¶ 13 Defendant also cites the constitutional exception to the forfeiture rule, relying on the supreme court's recent case, Almond, 2015 IL 113817, ¶ 54, and argues the interests of judicial economy favor addressing on direct appeal certain claims, like those relating to his suppression motion and the warrant affidavit, since these constitutional issues were raised at trial and can later be raised in a postconviction petition. See also Enoch, 122 Ill.2d at 190. Like the plain error rule, this is yet another exception to forfeiture, but instead results in reviewing a claim on its merits. Almond, 2015 IL 113817, ¶ 54; People v. Cregan, 2014 IL 113600, ¶¶ 18-19; but see People v. Cosby, 231 Ill.2d 262, 272-73 (2008) (where the supreme court criticized the appellate court for considering a forfeited fourth amendment issue under the constitutional exception and not the plain error rule and stated, "the mere fact that an alleged error affects a constitutional right does not provide a separate ground for review, for 'even constitutional errors can be forfeited.' "); cf. People v. McDonald, 2016 IL 118882, ¶ 47 (declining to decide whether the constitutional exception applies where the same result is reached under plain error too).

         ¶ 14 We will reference these principles where necessary as we address each of defendant's multiple issues in turn.

         ¶ 15 Pro Se Representation

         ¶ 16 As stated, defendant acted pro se for a limited period when he filed his motion for a Franks hearing. Defendant first contends he did not validly waive his right to counsel because the trial court failed to admonish him of the nature of the charges against him and minimum sentence, as required by Illinois Supreme Court Rule 401(a) (eff. July 1, 1984). Defendant argues that the alleged error constitutes plain error and asks that we remand the matter for a new Franks hearing with counsel. See United States v. Gonzalez-Lopez, 548 U.S. 140, 147-48 (2006) (holding that structural errors include denial of counsel); People v. Thompson, 238 Ill.2d 598, 613-14 (2010) (equating second-prong plain error with structural error).

         ¶ 17 The State responds that defendant forfeited this issue by failing to preserve it, that there was no clear and obvious error amounting to plain error because the court substantially complied with Rule 401, and that defendant's waiver of counsel was knowing and voluntary without any demonstrated prejudice. We agree with each of these arguments.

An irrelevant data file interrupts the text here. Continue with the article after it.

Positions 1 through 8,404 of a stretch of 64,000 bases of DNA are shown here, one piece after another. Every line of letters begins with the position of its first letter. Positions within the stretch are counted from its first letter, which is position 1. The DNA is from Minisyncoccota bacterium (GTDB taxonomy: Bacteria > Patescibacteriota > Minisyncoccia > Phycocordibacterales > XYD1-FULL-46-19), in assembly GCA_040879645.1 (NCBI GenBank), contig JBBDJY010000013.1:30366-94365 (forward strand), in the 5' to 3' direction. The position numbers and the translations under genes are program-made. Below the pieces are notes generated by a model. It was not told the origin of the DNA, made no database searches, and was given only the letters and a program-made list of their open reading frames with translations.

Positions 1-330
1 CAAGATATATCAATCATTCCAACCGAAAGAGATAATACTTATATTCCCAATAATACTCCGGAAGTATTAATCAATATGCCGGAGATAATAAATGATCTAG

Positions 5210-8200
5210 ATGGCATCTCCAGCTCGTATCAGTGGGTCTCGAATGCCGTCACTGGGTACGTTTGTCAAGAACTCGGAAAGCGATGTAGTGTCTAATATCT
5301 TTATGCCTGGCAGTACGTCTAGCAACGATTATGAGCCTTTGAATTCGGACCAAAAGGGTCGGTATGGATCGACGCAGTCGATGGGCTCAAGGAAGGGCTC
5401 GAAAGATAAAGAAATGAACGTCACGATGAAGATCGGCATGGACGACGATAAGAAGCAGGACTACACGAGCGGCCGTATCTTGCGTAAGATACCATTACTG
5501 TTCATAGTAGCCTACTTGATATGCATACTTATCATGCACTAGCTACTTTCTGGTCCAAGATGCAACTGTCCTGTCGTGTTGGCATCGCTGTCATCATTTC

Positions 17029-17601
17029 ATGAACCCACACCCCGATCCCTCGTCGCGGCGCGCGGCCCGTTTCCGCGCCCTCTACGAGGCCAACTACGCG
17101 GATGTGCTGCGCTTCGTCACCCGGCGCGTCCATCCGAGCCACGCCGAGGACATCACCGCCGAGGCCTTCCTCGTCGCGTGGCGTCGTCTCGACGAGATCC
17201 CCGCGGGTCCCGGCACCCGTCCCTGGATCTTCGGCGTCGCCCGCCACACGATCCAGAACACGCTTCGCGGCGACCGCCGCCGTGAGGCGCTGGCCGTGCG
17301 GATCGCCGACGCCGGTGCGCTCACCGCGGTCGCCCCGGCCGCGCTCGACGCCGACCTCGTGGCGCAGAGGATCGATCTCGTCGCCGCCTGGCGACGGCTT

¶ 18 The federal constitution's sixth amendment guarantees a criminal accused the right to counsel and the correlative right to act pro se. People v. Haynes, 174 Ill.2d 204, 235 (1996). A defendant may waive his constitutional right to counsel as long as it is voluntary, knowing, and intelligent. Id. Rule 401(a) governs the trial court's acceptance of a defendant's waiver. Id. The court must admonish defendant of the nature of the charges, the minimum and maximum sentences (including penalties due to prior convictions or consecutive sentences), and that he has a right to counsel and, if indigent, appointed counsel. Ill. S.Ct. R. 401 (eff. July 1, 1984). Nonetheless, strict compliance with Rule 401(a) is not always required and substantial compliance will be sufficient to effectuate a valid waiver if the record indicates that the waiver was made knowingly and voluntarily, and the admonishment defendant received did not prejudice his rights. Haynes, 174 Ill.2d at 236. For the reasons to follow and in light of the entire record, we conclude there was substantial compliance.

         ¶ 19 First, although the actual arraignment is not part of the record on appeal, the record indicates that defendant was arraigned in this case[3] and thus made aware of the charges against him. See People v. Banks, 378 Ill.App.3d 856, 861 (2007) (any doubts arising from an incomplete record are construed against the defendant as the appellant); 725 ILCS 5/113-1 (West 2008); People v. Maust, 216 Ill.App.3d 173, 181-82 (1991) (the purpose of arraignment is to inform the defendant of the enumerated charges against him and of his right to an attorney); cf. People v. Langley, 226 Ill.App.3d 742, 749-50 (1992) (admonishments at arraignment could not suffice for Rule 401(a) purposes). Moreover, the record shows defendant was present for the motion to suppress hearing and pretrial motion hearing on other-crimes evidence, both of which showed the criminal sex abuse charges resulted from defendant's various sex acts committed against his 15-year-old family member. See 720 ILCS 5/12-16(d) (West 2008) ("The accused commits aggravated criminal sexual abuse if he or she commits an act of sexual penetration or sexual conduct with a victim who was at least 13 years of age but under 17 years of age and the accused was at least 5 years older than the victim."). Defendant never indicated to the court that he did not understand the charges against him, and he understandably has not done so here. See People v. Johnson, 119 Ill.2d 119, 131 (1987).